by Ankur Betageri (November 2018)
The Funeral Pyre, 1948, Atul Dodiya, 2014
Silences enter the process of historical production at four crucial moments: the moment of fact creation (the making of sources); the moment of fact assembly (the making of archives); the moment of fact retrieval (the making of narratives); and the moment of retrospective significance (the making of history in the final instance).
—Michel-Rolph Trouillot, Silencing the Past: Power and the Production of History
Lady, how does it matter
who saves you
from being barbecued
on your husband’s pyre?
Sane men prevented brown women
from becoming brown kebabs
but your kebab-brain sees ‘white’ everywhere
makes Rammohun Roy turn in his grave.
You pour sacerdotal kerosene
on young minds and gaslight them—
Can the subaltern speak? you ask
and answer: No, if she does, she isn’t a subaltern.
For if she spoke
how could you treat her like an animal?
How could you tell the world
that the widow tied to the pyre
wasn’t screaming for life
but for moksha denied?
Indian subalterns are subaltern
because they are subjects of priestism.
It is this Indian logic of imperialism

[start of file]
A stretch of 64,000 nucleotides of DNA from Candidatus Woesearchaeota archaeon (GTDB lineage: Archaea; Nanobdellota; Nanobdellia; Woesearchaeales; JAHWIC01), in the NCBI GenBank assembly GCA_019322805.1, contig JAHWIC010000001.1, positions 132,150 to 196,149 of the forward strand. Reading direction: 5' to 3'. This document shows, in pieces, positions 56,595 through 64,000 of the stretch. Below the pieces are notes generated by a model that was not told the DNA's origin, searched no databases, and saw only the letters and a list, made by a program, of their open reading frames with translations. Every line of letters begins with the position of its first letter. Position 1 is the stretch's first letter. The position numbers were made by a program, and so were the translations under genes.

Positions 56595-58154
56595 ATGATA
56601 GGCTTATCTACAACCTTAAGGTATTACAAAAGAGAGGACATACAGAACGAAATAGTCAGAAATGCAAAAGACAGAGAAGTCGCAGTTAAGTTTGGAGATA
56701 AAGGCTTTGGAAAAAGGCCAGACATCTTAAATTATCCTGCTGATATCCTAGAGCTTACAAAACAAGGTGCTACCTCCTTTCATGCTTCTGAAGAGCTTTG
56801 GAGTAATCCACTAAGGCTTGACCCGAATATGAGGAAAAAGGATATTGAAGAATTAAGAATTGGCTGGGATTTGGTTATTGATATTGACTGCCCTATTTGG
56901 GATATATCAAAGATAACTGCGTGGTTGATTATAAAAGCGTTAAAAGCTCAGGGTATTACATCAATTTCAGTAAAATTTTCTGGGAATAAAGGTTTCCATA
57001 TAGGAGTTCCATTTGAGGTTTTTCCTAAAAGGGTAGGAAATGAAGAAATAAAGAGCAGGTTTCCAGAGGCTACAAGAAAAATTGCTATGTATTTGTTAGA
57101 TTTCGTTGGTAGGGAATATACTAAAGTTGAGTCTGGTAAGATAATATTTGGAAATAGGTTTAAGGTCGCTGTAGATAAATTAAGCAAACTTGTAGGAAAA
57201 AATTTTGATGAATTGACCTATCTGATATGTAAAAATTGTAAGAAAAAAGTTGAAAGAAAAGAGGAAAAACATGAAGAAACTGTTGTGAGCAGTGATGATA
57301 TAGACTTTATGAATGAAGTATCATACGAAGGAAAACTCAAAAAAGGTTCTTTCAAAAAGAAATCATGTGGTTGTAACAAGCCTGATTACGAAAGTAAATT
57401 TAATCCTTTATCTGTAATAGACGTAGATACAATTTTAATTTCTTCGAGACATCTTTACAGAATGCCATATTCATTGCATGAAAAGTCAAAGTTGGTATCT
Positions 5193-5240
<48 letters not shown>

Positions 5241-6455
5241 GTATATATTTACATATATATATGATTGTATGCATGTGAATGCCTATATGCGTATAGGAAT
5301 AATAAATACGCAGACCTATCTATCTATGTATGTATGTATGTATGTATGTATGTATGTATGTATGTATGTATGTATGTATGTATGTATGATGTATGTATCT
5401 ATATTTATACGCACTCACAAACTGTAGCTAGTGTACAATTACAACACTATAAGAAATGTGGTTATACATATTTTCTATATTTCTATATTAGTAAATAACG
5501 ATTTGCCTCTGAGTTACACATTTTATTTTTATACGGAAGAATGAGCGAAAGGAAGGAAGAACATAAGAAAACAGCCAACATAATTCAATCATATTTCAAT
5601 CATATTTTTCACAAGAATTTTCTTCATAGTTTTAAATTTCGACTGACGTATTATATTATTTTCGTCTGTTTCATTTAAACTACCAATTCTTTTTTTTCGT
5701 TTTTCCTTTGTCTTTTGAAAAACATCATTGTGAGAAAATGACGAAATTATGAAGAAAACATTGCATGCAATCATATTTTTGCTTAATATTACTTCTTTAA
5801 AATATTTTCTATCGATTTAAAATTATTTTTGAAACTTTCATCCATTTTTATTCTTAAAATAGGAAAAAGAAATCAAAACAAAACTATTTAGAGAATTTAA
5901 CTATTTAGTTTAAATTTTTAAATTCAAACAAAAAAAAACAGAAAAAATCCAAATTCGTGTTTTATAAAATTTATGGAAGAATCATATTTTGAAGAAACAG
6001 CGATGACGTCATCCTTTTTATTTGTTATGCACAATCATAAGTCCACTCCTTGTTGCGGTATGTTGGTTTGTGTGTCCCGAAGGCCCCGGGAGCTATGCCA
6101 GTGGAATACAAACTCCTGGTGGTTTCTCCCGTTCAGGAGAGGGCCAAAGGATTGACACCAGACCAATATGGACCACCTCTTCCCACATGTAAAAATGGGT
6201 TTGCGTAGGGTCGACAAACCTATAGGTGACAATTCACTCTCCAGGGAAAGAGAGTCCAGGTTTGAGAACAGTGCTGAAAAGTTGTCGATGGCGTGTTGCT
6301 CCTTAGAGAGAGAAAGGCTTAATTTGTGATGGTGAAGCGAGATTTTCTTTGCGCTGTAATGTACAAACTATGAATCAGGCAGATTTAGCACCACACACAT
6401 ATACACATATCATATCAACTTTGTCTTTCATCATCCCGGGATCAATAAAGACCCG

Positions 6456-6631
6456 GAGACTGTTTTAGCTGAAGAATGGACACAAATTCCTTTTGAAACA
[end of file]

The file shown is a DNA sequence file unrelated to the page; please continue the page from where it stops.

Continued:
which keeps them out
of the category of the human.
85 percent of Hindu widows
didn’t have to undergo sati—
though it is precisely them
that Gramsci would have called subaltern.
The point of your deconstruction
of your postcolonial affirmation
is to shield priestly power
from all criticism—
‘critique is colonial
only Bhakti is Indian’
who can miss this idiot decree
no matter how rambling your dissertation?
You have built your academy
of deliberate deafness
around a human abattoir
the screams—you will interpret
the complaints—you will code
you will edit the tapes of history
and decide what will and will not go—
you who produced the subalterns
won’t you decide how they shall be known?
Will these lines be laughed at,
will they be rubbished with sneers?
Will the discursive machine of academia
make white-noise of human speech?
The archives contain even the sati’s speech
but who makes the archive speak?
The Greenbeard Effect
The Double Secret, Rene Magritte, 1927
So nun-like your dress
yet you so unlike a nun
your smile, sun-like
lights up the earth
the horizon of your gaze
is where earth and sky meet—
why, this is not me
these are—genes singing in me.
How could chance conjure
a face so radiant and perfect?
a look so serene and determined
so fearless and irreverent?
Not the sun-poured cathedral
not the crucifix raised up with prayers
it’s the chariot of passion
blazing across your face
that make my genes lose themselves
like tears in the rain.
How should I articulate this excess
that is neither I, nor you?
A sadness shall stay in us both
for our genes—they will feel the distance.
Ankur Betageri is a poet, short fiction writer and visual artist based in New Delhi. He is the author of The Bliss and Madness of Being Human (poetry, 2013) and Bhog and Other Stories (short fiction, 2010). He teaches English at Bharati College, University of Delhi. His poetry has appeared in New English Review, Mascara Literary Review and London Review of Books.
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